Author Archives: m d b

Finally a break!

For months now, possibly a year, I’ve been blocked from real research and writing progress due to an issue with the thumbnails of my folders of research failing to be created. I was able to only get around this by force quitting the process involved. But then only getting a few files to load and then nothing. Turns out a lot of us have had this problem but no solution actually seemed to work. Some people had malware, some corrupted media files. Then I found someone who solved their own issue.

They had a system file try to tell the OS there was a file on the desktop that wasn’t there. They were told to not delete the system file, but also that it would be recreated on start up if they did. The file is apparently used by the OS what folder options to use- icons, thumbnails, columns etc.

So I turned on “view hidden files” found the same system file , I opened it in notepad and yep. I saw a file name for something that hadn’t been in that folder ever as far as I know. Probably once in a transfer from one drive to another.

So I quickly did a search for the files on my research drive and my “user” folders, deleted every single instance in dozens, but not all, folders then reset folder options, and restarted and wow.

Not only do thumbnails load instantaneously in folders but in searches.

It’s so exciting.

And a massive relief.

But that a crappy little unneeded file caused so much delay and extra work and set back my health hugely. It’s taken time away from everything good in my life because it really needed fixing but no one is willing to say that this is a known issue.

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Ambi-whelmed

This is not a real word but it needs to be. To be both over and underwhelmed at once. This is me today in finding some incredible and extremely important work on trades and guilds. But. And it’s a big but and I cannot lie it’s the same but as always. It’s a near black hole of information between 1500 and 1560 for women’s clothing. There is a mix of issues. All of which are incredibly difficult to tackle at this temporal and physical distance.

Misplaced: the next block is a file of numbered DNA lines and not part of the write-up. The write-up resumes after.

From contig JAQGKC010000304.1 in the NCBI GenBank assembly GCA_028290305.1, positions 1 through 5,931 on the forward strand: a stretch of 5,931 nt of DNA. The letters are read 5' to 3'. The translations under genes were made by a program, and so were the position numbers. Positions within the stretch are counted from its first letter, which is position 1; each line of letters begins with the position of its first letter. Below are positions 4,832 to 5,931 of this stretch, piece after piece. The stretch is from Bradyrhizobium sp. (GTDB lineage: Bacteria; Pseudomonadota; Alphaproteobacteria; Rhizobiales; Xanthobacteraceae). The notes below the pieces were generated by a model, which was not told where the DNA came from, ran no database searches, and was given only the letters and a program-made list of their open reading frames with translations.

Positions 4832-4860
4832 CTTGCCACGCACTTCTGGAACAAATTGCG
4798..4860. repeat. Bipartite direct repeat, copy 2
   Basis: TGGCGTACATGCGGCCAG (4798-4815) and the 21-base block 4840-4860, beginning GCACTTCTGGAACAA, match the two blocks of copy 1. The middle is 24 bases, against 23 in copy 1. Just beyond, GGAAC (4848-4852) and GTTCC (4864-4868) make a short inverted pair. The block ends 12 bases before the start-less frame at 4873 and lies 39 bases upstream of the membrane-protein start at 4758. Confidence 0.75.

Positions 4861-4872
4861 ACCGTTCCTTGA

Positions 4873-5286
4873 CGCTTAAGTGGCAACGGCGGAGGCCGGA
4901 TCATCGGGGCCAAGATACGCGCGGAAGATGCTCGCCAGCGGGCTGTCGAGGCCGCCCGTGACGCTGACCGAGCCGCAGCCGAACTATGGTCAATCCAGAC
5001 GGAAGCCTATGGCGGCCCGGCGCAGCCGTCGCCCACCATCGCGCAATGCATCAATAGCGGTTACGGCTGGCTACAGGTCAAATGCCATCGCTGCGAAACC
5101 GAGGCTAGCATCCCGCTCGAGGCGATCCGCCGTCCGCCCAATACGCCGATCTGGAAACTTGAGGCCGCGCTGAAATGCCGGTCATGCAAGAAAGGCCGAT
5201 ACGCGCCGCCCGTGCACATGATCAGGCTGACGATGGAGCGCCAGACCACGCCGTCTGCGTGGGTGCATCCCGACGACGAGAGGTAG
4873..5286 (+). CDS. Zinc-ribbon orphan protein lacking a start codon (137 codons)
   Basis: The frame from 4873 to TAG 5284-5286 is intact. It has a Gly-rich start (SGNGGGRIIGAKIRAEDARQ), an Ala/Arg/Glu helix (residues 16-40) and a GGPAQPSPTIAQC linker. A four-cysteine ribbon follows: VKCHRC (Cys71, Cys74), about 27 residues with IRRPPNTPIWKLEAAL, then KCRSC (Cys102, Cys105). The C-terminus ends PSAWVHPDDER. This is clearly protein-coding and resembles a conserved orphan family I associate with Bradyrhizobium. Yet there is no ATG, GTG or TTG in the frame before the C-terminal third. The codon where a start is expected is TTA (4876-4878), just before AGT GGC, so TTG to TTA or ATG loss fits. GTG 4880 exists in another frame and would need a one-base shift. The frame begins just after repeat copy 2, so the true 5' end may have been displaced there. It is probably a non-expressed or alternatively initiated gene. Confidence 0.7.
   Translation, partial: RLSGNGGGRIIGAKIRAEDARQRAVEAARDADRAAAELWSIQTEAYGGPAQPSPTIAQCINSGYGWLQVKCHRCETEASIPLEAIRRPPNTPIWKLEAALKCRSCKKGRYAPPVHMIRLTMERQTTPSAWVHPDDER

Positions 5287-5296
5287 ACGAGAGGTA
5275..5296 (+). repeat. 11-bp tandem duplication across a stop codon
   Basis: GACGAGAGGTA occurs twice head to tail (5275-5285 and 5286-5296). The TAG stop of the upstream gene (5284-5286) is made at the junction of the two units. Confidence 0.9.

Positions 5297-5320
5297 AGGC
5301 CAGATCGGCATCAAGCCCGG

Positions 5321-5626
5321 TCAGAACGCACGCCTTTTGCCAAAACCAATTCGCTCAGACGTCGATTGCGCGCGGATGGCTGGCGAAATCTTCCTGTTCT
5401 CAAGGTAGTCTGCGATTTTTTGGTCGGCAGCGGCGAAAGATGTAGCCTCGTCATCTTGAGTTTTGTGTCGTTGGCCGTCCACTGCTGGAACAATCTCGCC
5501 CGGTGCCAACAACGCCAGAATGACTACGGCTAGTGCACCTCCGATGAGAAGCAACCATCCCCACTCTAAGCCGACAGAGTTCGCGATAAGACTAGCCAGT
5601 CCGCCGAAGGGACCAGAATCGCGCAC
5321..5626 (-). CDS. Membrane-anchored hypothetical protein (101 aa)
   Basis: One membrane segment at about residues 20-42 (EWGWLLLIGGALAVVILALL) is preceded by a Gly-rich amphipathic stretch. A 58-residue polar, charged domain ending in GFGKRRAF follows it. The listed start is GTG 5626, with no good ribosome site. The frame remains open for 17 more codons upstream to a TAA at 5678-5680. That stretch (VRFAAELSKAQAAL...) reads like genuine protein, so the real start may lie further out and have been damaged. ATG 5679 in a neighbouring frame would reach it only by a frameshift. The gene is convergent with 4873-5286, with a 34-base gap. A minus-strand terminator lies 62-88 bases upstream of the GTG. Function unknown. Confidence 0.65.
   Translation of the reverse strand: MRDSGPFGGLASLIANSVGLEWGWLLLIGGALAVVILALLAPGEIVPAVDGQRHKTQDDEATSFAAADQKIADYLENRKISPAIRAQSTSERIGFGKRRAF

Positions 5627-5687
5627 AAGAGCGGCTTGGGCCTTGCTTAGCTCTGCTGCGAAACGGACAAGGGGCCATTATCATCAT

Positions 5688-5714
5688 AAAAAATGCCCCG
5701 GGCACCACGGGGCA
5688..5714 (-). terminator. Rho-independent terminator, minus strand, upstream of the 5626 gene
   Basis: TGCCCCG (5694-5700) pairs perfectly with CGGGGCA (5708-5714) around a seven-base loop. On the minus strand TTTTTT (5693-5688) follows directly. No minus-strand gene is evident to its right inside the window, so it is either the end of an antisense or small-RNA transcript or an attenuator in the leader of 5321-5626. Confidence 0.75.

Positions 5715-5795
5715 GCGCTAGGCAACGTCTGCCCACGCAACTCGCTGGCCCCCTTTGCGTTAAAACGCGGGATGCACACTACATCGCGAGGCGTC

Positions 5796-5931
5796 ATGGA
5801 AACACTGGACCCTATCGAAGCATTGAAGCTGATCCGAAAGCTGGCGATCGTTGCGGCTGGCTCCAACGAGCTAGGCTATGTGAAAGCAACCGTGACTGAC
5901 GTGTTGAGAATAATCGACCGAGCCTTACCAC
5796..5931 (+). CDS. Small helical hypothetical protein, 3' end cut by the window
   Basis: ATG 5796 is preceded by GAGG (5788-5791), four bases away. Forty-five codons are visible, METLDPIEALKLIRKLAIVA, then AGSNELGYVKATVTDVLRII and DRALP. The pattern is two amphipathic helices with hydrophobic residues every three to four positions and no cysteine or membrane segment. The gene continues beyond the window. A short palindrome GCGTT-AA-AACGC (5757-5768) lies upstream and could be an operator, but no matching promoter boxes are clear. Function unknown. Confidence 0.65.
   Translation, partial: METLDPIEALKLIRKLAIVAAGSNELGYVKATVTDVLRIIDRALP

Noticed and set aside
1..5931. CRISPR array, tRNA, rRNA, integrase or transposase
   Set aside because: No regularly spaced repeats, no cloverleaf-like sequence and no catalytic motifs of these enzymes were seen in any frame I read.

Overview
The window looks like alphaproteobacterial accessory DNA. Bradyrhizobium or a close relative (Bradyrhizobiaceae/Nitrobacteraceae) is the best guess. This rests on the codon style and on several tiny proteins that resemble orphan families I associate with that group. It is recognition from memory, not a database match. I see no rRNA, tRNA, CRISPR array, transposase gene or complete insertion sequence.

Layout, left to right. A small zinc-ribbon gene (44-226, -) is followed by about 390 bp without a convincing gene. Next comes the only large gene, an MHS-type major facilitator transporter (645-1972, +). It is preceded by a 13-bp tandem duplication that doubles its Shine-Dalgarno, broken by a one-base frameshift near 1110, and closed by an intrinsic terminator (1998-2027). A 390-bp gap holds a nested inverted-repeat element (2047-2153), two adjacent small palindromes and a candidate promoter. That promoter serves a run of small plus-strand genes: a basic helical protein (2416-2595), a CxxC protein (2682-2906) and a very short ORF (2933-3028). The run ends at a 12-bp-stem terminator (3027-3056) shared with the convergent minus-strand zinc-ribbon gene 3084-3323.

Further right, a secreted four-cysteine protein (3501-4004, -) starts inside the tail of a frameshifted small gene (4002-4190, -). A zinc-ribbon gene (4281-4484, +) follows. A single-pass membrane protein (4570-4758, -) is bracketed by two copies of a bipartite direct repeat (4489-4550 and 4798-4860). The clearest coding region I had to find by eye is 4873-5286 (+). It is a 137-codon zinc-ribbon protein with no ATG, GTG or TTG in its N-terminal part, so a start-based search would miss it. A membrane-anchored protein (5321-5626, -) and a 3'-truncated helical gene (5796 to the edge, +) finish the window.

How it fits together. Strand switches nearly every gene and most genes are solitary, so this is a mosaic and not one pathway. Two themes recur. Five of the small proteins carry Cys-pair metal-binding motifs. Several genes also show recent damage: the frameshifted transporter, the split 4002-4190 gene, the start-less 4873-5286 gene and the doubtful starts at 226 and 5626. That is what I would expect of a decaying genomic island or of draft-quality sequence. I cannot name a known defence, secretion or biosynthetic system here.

So I have yet another dissertation on its way.

I’m now fatigued, again, so back to being just whelmed. I’m protecting my excitement though. It’s precious.

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Research breakthrough

I decided to do a bit of a blunt search for the term for a specific craft in the hope I might, might, break through the big gaps in OCR of so many of the digitised books online have. I didn’t realise entire pages were missing in the I think 1600 pages I have on trades, let alone all the dictionaries (cries). It may not seem like I need to search the documents about, say, fishmongers but sometimes the documents are wills or letters, in which clothing items can be found. But also it’s fascinating to read the quantities and types of fish sold.

My hope is to find documents about where their product went, and how many crafts it took to reach it’s final form. There are some obvious uses, but I’m trying to be able to get the specific document archival names so no one else has to fight this OCR mess.

Luckily the index of my main trades resource does reveal when a trade was mentioned in the records of another trade, also when it’s a surname. So I’m pretty sure I have everything that can be found in it.